The 100-mile White Rim Road loops around and below the Island in the Sky mesa top and provides expansive views of the surrounding area. Trips usually take two to three days by four-wheel-drive vehicle or three to four days by mountain bike. Grab a permit and get ready for a bucket-list ride.
There are a lot of great places to eat in Moab. Adventures out here can stir up a quite an appetite. For those days, here are a couple of excellent options to replenish the calories spent on the trail.
- Magnificent Seven
- Amasa Back
- Fiery Furnace
Day two is all about hiking and riding local favorite trails that you may not have visited before. If this is your first time to Moab, you’ll want to add a day or two to your road trip to visit the world-famous Slickrock Trail and hike to Delicate Arch. Otherwise, it’s time to head to the Magnificent 7 and Amasa Back trail networks. Both are some of Moab’s best, so it can be difficult to choose. Highly conditioned riders may want to tackle both, but don’t get wiped out before a guided tour of The Fiery Furnace in the afternoon.
A series of mountain bike trails that can be combined in numerous creative ways for both fun and long rides through beautiful desert country. It's ideal for riders with good endurance and bike handling skills — and the good sense to walk it at times.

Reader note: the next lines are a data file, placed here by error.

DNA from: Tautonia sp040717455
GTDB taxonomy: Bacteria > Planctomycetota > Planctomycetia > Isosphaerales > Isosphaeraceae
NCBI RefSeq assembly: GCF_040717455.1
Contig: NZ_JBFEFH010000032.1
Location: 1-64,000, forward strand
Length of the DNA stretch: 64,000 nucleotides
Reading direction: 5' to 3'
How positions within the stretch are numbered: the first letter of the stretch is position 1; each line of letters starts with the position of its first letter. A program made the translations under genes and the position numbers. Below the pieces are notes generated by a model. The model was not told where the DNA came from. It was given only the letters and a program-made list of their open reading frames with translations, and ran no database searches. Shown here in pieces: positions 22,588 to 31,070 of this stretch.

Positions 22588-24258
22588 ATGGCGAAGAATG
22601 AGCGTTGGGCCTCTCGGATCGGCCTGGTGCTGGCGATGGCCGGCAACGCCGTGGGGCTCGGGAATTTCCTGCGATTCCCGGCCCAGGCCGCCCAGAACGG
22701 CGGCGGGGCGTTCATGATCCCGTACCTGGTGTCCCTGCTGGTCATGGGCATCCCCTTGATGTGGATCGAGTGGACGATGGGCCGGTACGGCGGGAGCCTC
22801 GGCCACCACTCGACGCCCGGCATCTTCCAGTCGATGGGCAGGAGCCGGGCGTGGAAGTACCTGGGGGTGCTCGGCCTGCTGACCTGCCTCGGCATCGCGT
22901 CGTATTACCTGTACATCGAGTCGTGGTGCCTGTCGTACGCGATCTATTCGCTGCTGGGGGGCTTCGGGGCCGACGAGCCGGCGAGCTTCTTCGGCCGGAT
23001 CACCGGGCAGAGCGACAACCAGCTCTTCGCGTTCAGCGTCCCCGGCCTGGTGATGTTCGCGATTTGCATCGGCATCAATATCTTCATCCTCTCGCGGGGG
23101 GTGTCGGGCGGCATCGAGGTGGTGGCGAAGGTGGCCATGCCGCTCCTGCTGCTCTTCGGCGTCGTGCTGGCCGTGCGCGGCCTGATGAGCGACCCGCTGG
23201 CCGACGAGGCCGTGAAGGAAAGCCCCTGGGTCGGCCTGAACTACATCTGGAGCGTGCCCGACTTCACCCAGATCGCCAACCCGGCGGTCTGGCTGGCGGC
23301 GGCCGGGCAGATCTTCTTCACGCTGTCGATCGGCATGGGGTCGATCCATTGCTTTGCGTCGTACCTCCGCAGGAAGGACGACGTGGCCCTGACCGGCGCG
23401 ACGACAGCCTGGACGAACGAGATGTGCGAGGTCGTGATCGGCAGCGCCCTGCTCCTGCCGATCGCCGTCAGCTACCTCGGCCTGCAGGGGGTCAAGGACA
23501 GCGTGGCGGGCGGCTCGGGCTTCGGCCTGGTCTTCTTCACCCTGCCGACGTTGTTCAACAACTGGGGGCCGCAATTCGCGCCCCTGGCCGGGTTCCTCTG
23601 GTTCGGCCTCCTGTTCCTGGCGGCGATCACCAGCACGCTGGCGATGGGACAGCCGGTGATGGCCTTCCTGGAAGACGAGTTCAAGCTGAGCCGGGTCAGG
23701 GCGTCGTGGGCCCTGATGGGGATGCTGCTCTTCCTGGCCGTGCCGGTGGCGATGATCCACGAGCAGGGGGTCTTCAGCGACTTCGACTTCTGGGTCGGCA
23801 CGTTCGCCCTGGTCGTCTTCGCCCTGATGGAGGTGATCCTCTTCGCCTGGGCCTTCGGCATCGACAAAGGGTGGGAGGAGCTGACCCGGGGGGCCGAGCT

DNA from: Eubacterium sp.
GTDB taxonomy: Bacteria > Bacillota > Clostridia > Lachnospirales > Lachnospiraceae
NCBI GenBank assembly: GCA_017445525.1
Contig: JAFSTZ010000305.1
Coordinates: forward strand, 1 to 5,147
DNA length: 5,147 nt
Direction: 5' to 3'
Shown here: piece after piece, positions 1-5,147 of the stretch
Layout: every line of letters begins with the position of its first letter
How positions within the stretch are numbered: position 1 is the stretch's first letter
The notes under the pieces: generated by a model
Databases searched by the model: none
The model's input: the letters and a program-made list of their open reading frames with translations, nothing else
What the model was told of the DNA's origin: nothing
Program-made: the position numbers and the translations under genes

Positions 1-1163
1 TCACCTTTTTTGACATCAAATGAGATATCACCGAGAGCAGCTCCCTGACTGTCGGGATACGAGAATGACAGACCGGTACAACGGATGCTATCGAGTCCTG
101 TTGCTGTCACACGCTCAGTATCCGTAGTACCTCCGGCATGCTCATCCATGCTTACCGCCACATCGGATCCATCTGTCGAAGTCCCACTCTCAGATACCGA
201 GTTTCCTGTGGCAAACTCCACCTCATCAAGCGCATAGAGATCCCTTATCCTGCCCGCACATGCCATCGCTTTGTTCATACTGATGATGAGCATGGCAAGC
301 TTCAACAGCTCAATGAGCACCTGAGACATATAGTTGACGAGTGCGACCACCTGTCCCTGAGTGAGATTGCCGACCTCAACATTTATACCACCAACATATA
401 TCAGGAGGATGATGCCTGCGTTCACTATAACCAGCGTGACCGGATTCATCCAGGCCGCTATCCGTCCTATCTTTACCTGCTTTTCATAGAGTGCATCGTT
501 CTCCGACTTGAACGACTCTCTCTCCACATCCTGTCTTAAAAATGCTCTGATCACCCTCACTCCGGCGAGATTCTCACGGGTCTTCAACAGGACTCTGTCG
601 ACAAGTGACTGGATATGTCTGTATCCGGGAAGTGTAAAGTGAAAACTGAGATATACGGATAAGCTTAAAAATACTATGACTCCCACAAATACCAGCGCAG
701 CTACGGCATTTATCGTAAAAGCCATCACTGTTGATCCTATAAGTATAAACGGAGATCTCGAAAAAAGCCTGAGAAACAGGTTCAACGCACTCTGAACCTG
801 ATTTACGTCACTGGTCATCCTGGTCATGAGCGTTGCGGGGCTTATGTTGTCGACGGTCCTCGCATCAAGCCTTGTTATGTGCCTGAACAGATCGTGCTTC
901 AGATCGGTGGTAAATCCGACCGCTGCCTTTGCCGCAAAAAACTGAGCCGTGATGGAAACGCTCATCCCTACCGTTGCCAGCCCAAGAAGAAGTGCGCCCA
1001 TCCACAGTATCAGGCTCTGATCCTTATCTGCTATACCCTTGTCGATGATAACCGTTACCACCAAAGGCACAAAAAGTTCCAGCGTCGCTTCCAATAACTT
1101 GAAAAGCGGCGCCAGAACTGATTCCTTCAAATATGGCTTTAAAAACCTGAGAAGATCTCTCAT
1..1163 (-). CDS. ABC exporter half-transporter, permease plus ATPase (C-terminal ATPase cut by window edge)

The Amasa Back area contains six mountain bike trails, five of which are non-motorized singletrack. Pot Hole Arch is the lone intermediate trail. From there things get expert. The Amasa Back area offers excellent views of Kane Creek, Behind the Rocks Wilderness Study Area and the Colorado River. Image courtesy Sebastien Launay.
This incredibly demanding hike is best experienced with a ranger. In fact, you can’t even enter the trail without reserving tickets in advance. This labyrinth of sun-baked ledges, canyons and sandstone outgrowths will challenge your agility and resolve, and more than earn you an extra helping at dinner afterward.
- Porcupine Rim or Whole Enchilada
- Grandstaff Hiking Trail
- Skydive Moab
Is it possible to mountain bike one of the greatest singletrack downhill rides, sky dive and sneak in a classic hike all in a day? The last day of your Moab road trip is the perfect day to find out. You’ll want to make mountain biking shuttle and skydiving reservations before the trip, and plan your day accordingly. Then, after an adrenaline packed weekend, a hike to the oasis at the end of the Grandstaff Hiking Trail will seem like a perfect send-off back home.
This challenging ride packs in a little bit of everything — or perhaps a lot of everything. Deemed one of the greatest mountain bike rides in America, the Enchilada ain’t for the faint of heart, but with sweeping downhills on the stunning descent into the Colorado River valley, it’s one you’ll never forget.
A small perennial stream cut Grandstaff Trail into this Navajo sandstone canyon retreat near the Colorado River. The trail winds along the stream through an oasis of cottonwood and willow trees, cut off from the desert above by towering sandstone cliffs.
You can explore Moab on foot, on bike, in a whitewater raft, or in a Jeep — but you’ll never quite get the same perspective as you do when flying through the air from 10,000 feet above it all.